Changed consumer behaviour and new expectations will need to be taken into account when delivering quality customer experience in a post-COVID world.
“Over the course of the pandemic, consumers have become more accustomed to digital interaction and have grown more wary of mass communication, all of which impact the way the travel industry views the consumer,” said Principal Consultant at The CGV (customer, guest and visitor) Experience, Darryl Erasmus.
“I think it’s important that we talk COVID-19 and what this pandemic has done to the relationship between the consumer and provider.” He defined ‘customer experience’ as the way a consumer felt before, during and after transacting with your business, and said the pandemic would have changed this experience.
Erasmus’s first point of changed consumer behaviour is that, due to the pandemic, operators and suppliers will be dealing with consumers who may be traumatised. “There are so many people who have a family member or a friend who has been affected by the virus and, unfortunately in our sector, many people have been impacted from a work perspective.
“All of this has made people feel vulnerable,” said Erasmus, citing research he had done showing mostly the younger generation reporting feelings of anxiety and general pessimism following being confined to their house.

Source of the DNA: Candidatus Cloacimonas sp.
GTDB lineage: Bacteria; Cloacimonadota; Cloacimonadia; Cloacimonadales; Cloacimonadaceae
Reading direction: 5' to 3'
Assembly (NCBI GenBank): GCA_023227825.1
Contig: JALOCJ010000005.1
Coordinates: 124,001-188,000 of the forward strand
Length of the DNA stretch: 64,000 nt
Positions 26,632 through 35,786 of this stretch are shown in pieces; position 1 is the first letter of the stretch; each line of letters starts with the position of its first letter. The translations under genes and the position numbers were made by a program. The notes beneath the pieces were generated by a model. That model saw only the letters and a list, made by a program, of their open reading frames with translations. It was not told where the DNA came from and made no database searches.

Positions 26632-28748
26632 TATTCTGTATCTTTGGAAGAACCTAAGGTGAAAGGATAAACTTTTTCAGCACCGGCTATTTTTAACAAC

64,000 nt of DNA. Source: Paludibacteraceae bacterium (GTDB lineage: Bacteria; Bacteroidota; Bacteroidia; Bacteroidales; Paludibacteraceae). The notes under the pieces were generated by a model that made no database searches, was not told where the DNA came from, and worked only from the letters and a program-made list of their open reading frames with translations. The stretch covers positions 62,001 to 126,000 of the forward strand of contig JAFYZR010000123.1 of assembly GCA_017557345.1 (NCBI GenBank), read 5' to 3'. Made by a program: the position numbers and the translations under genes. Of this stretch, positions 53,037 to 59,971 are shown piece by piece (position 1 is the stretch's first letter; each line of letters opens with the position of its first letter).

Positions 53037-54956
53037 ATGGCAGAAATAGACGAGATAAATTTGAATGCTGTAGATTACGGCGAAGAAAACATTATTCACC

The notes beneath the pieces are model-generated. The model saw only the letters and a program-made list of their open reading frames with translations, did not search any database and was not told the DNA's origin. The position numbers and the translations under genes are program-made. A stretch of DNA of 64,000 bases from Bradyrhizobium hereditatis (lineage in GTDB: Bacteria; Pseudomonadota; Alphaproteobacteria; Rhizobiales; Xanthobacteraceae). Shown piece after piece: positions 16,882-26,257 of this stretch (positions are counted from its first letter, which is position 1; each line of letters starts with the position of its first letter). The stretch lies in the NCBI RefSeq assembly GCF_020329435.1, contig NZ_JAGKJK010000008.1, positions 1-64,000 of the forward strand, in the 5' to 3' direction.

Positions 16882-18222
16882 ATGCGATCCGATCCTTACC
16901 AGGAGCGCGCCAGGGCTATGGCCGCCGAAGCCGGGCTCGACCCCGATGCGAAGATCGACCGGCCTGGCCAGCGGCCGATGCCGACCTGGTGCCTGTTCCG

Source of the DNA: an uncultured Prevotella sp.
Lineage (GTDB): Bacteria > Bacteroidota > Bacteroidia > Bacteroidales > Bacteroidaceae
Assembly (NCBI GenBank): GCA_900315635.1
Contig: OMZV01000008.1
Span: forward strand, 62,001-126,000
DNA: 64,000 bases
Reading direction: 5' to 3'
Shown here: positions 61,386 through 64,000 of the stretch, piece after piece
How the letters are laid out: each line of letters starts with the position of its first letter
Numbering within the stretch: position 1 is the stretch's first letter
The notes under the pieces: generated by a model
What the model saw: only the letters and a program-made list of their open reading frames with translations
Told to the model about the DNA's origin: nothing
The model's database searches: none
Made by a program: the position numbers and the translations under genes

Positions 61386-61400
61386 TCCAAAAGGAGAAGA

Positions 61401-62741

He added that customer trust would have a large part to play post-COVID. “There has been a lot of scepticism built up in the consumer space with regard to what information we can trust.” He explained that the misinformation surrounding the pandemic had made consumers examine things more critically.
“Importantly, and this has got a very interesting impact on the way in which people engage with businesses they choose to shop with or buy from, is that 71% of people in a study carried out by the Edelman Trust Barometer, said if they perceived a brand to be putting profit over people, they would lose trust in that brand forever.”
Sense of community
Erasmus qualified that consumers wanted corporations to care about the well-being of employees and create a sense of community.
He also touched on the technological upgrades consumers would expect operators to have in place, namely electronic payment options. “Payments can be a significant hurdle in the customer’s path to purchase,” he said, emphasising that customers would be sceptical of the reliability and overall security of the payment systems.
He said the pandemic had accelerated digital development and consumers were increasingly comfortable interacting via digital channels than in person or telephonically.